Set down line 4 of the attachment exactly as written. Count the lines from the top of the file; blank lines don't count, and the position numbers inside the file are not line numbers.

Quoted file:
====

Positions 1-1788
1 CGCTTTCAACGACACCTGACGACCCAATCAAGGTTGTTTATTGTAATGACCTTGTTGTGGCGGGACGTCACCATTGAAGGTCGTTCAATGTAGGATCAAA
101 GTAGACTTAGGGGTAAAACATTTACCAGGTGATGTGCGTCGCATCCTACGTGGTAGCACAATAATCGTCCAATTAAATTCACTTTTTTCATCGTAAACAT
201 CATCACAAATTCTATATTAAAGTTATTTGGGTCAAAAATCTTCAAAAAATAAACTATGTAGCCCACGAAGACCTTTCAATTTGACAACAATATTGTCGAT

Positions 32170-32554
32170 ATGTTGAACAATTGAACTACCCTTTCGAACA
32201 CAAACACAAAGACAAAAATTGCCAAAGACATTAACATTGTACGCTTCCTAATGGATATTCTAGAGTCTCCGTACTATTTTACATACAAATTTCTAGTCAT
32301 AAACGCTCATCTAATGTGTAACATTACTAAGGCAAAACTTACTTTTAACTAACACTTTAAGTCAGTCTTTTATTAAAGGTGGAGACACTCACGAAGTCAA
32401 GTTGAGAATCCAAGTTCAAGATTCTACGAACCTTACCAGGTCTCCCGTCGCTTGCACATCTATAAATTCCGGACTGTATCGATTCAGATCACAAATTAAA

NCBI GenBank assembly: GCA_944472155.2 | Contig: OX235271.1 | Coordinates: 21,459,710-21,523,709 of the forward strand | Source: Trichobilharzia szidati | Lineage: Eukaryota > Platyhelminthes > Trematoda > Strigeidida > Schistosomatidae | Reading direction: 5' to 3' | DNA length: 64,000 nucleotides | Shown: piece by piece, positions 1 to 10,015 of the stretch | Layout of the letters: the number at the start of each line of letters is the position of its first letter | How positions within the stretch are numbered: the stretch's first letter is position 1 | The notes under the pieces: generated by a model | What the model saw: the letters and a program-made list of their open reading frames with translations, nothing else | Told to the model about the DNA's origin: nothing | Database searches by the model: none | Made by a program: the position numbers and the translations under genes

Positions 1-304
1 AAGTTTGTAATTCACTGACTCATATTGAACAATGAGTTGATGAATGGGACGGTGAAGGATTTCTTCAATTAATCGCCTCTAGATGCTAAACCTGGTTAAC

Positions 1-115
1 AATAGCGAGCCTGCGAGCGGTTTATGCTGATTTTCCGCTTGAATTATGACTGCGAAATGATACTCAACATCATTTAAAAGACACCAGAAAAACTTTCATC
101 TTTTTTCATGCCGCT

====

201 CATCACAAATTCTATATTAAAGTTATTTGGGTCAAAAATCTTCAAAAAATAAACTATGTAGCCCACGAAGACCTTTCAATTTGACAACAATATTGTCGAT